fayth hath no (hew of probability, His own conjcfture is^that 

Adam 



// jlili in foue to hind ChriiiUns. 4 c^ 

AAam fell, and was turned out of Paradife that d^d^y /enigfic 
after he was created : a«d the grounds of his con/ecl^ure are \\\ 
my opinion , as frivolous as any. As faft, when fie faith 
that eight dayes fpace was fuflicicnt to have experience of 
the happindfe of that ftatc. For why not as ^yvcll foivc dayes 
raorcorfon^edaycsIelTe ? nay rather, by continuance in t^e 
lamcftate, we grow icffc and Icife fenliblcof the happincfFc 
thereof. And the liappinciTe of a (late is beft known by the 
contrary, according to that rule, Care»d3 magls ijfinmfr,iendo 

heconceites between Adam and Chriit,as Wj^ isthoj^ghtof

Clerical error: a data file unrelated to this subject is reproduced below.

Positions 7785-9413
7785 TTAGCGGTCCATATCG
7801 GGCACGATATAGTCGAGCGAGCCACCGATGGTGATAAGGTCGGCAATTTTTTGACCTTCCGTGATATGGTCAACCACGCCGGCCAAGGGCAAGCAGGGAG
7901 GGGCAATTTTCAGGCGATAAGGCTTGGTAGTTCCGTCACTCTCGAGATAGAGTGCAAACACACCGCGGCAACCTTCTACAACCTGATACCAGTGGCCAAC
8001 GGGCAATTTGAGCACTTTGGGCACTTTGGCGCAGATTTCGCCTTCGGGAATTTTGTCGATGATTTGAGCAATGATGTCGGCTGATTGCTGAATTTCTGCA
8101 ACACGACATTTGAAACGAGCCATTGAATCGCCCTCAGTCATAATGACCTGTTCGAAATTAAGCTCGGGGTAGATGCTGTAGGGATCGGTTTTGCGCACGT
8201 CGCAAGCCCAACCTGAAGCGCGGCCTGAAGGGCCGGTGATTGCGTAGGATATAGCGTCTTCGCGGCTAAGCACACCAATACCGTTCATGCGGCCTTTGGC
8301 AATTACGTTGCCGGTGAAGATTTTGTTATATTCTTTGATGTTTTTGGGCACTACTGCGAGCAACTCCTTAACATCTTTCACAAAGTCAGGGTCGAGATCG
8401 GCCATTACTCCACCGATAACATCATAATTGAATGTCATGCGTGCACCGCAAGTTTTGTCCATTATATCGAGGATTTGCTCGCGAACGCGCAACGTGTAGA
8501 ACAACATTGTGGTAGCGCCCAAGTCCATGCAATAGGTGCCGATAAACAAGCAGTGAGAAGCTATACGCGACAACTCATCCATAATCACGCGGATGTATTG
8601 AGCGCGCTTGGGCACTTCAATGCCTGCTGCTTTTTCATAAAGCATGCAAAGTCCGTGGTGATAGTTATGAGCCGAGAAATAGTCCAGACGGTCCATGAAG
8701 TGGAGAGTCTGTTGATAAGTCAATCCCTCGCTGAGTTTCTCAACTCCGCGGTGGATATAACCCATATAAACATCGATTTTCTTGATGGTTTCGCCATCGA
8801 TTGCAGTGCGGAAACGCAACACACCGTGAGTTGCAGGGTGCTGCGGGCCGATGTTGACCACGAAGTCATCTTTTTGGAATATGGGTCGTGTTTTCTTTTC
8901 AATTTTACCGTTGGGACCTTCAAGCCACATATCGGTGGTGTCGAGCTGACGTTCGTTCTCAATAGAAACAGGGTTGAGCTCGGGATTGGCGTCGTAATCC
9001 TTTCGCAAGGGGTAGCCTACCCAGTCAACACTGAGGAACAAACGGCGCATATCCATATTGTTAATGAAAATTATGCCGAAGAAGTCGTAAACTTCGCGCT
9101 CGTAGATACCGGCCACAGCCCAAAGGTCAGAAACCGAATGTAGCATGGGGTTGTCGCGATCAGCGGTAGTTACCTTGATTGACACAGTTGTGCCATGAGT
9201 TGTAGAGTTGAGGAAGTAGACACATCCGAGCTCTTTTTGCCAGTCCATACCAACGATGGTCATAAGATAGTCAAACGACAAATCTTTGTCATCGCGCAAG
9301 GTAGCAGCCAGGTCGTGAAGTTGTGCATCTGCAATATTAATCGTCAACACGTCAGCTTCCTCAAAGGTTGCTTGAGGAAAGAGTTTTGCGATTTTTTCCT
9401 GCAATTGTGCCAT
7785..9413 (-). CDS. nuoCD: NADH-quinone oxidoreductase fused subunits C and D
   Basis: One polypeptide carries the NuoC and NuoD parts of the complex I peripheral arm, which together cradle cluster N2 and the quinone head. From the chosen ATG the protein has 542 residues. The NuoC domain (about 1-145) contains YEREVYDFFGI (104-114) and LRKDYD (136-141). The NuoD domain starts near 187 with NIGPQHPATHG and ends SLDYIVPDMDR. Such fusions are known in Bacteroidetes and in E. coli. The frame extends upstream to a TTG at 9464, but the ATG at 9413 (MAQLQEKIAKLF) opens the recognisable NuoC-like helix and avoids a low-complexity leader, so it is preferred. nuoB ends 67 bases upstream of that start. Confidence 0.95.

mmj to have been conceived in the Virgins wombe- on the fixt day 
ff the wetke^ and on the fame d^.y of the weeke v,is indeed 
crHcifiedHponthecroffe-^ whofeeth not that this convcnicncy 
bad been found as well on that day fortnight , or on that day 
threc-wcckes, andfoin Infimtum, as on that day feiight? 
Asridiculousappearestobc hispr^tence of complying ihus 
with the antients , whofe opinion was^that -Adam fcH the 
fame day wherein he was created , which he would apply to 
that day fenlght after. For why not as well to that day three 
weckes after, orthatday amonthafter^and kin Infinitum^ 
But lee us confider Pererins reafons whereby he undertakes " 
to (hew the unlikelihood of ^»/4»»/ falling the firftday. The 
hrft 18 drawn from the forme o{ tyfdams temptation, thus 
^hd'iru not eate of every tree of paradife? whic h fuppofcth as 
he jaithjthat they had already eaten of every other Tree in Pa-